Property Rights Under Water at the Supreme Court

Over at the Bloomberg View, I call attention to the Obama Administration’s attempt to convince the U.S. Supreme Court that the federal government can deny landowners the use of their property for years — decades if need be — without ever paying compensation.

The issue arose in Arkansas Fish & Game Commission v. US, a case under the Takings Clause of the Fifth Amendment, which allows the government to take private property for public use, provided that it provides “just compensation.”As I reported earlier, the government maintains that it does not owe compensation to landowners for flooding their land because the flooding went on for “only” six years. 

That was bad enough, but at oral argument, Deputy Solicitor General Edwin Kneedler insisted that when the federal government adjusts the “benefits and burdens” of living along a river, it can never be liable for compensation, even if its actions cause permanent flooding of private property. Why? Because people who live near a river know they might get flooded. If the Court buys this argument, the Takings Clause will suffer a mortal blow. You can read the full analysis here.

  1. The King Prawn

    At least after Kelo the states could shore up property rights. This will be a death blow. Perhaps it’s time for another amendment along the lines of “We really, really, really meant all those other things in this document.”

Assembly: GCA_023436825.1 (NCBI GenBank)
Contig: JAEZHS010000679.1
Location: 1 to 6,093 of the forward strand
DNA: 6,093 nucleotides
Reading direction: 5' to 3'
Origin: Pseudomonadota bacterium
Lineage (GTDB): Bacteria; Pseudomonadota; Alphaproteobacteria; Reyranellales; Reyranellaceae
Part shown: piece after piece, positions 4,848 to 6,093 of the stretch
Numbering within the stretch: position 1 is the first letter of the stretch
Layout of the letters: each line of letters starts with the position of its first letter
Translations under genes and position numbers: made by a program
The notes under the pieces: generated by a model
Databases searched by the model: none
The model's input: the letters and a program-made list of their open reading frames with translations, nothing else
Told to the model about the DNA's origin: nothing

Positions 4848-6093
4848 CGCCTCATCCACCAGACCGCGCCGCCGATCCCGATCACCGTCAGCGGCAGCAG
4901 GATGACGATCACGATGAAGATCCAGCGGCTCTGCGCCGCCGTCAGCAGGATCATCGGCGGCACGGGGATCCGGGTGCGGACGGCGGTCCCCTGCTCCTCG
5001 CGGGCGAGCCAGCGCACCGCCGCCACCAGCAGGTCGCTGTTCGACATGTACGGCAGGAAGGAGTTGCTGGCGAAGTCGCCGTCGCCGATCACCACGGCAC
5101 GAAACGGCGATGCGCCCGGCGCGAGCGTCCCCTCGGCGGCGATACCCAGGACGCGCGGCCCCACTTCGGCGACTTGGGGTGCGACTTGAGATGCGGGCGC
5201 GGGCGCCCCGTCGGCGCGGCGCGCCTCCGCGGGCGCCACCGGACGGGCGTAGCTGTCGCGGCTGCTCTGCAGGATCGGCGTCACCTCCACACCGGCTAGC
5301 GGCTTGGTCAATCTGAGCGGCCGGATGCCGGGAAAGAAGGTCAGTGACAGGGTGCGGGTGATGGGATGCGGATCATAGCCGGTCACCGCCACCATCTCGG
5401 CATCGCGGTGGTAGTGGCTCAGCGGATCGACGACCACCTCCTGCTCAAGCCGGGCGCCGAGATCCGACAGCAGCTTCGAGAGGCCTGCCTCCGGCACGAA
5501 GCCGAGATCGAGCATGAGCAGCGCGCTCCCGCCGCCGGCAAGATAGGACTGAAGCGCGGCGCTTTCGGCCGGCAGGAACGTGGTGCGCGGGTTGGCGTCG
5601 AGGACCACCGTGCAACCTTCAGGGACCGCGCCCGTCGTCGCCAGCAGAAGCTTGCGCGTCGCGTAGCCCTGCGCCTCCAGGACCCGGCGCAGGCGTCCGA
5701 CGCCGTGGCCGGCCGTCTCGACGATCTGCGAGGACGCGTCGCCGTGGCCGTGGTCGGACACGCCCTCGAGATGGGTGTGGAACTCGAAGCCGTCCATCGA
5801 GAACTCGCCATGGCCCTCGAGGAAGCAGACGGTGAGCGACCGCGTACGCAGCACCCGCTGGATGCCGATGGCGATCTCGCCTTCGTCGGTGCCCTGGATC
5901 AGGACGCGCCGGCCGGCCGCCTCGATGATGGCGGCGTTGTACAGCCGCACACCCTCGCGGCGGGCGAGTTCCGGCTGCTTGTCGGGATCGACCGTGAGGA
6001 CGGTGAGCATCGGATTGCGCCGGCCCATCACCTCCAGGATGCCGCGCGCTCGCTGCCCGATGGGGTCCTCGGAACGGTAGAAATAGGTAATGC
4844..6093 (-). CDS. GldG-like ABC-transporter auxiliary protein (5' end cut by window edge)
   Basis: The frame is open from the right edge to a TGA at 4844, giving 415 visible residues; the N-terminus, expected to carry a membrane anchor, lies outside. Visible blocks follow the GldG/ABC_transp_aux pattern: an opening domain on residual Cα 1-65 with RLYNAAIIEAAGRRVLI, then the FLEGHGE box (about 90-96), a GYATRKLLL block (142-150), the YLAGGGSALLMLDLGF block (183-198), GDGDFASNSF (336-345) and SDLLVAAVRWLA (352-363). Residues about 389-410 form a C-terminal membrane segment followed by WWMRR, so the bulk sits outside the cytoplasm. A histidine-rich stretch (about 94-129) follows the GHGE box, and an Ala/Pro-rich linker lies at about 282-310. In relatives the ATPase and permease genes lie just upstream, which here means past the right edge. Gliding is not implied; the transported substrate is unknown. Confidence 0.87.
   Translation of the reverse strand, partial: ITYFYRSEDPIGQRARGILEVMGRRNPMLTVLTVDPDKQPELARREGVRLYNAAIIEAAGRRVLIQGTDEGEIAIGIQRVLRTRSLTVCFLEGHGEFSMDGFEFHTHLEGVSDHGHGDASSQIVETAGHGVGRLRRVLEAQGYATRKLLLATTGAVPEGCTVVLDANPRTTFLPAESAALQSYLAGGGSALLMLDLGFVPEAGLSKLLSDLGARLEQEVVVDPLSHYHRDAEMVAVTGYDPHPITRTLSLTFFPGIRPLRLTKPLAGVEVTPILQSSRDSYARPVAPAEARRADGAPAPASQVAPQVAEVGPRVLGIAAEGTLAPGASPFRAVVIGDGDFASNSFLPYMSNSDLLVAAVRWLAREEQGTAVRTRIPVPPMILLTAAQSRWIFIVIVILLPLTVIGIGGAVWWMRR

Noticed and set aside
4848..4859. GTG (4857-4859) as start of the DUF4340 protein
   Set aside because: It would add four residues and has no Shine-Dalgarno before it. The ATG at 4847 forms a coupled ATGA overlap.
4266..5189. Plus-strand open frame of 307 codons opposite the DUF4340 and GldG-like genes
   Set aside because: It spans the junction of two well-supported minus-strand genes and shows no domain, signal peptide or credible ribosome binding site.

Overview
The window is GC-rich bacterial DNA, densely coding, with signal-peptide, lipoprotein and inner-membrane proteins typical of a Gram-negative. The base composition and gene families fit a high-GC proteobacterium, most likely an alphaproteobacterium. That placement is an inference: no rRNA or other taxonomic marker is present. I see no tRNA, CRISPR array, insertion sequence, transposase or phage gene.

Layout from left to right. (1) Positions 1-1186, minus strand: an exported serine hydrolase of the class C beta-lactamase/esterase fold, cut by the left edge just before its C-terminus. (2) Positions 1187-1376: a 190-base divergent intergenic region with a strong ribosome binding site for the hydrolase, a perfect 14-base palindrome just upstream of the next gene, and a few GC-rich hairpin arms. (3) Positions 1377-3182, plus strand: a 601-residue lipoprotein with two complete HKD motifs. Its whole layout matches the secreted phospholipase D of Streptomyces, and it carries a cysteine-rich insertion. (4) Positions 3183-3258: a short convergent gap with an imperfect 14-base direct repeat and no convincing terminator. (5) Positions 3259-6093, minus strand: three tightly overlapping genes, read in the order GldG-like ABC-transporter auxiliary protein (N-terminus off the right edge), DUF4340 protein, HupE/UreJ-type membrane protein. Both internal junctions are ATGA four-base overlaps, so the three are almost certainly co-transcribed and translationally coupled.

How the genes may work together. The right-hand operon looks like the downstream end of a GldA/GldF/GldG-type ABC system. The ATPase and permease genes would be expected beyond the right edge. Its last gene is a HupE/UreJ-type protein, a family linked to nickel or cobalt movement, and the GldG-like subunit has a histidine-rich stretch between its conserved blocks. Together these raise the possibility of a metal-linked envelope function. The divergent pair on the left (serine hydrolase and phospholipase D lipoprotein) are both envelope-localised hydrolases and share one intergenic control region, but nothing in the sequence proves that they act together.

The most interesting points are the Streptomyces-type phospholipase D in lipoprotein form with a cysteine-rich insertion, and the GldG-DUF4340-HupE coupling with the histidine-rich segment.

2. Lavaux

    So if one undertakes the risk of state-caused flooding by owning riverfront property, then one also undertakes the risk of drone bombing by owning property adjacent to a weapons testing range, right? Sounds reasonable to me.  

  3. Adam Freedman
    C
    Lavaux: So if one undertakes the risk of state-caused flooding by owning riverfront property, then one also undertakes the risk of drone bombing by owning property adjacent to a weapons testing range, right? Sounds reasonable to me.   · 3 minutes ago

    Very reasonable!  Of course, when conservatives point out that people who choose to live on the Gulf Coast accept the risk of natural disasters, we’re heartless monsters.  But people must accept the risk of government-caused disasters. 

  4. Eeyore
    Keith Bruzelius: Prof. Epstein also comments on this here:

    Thanks, Keith. I couldn’t imagine he wouldn’t be speaking on the issue.

  5. EJHill

    The government has confused themselves with God. What else is new?

  6. Eeyore

    I hope this takes things in the same direction as did Sackett v EPA. I suspect Obama had the His Highness Is Not Pleased look for that.

    Hmmm, wait, a Takings issue. I think I hear Professor E. clearing his throat in the next room. Is that the rustle of a Blue Yeti being placed in front of him? “Adam Freedman replaces Troy Senik as host for our next Law Talk…”

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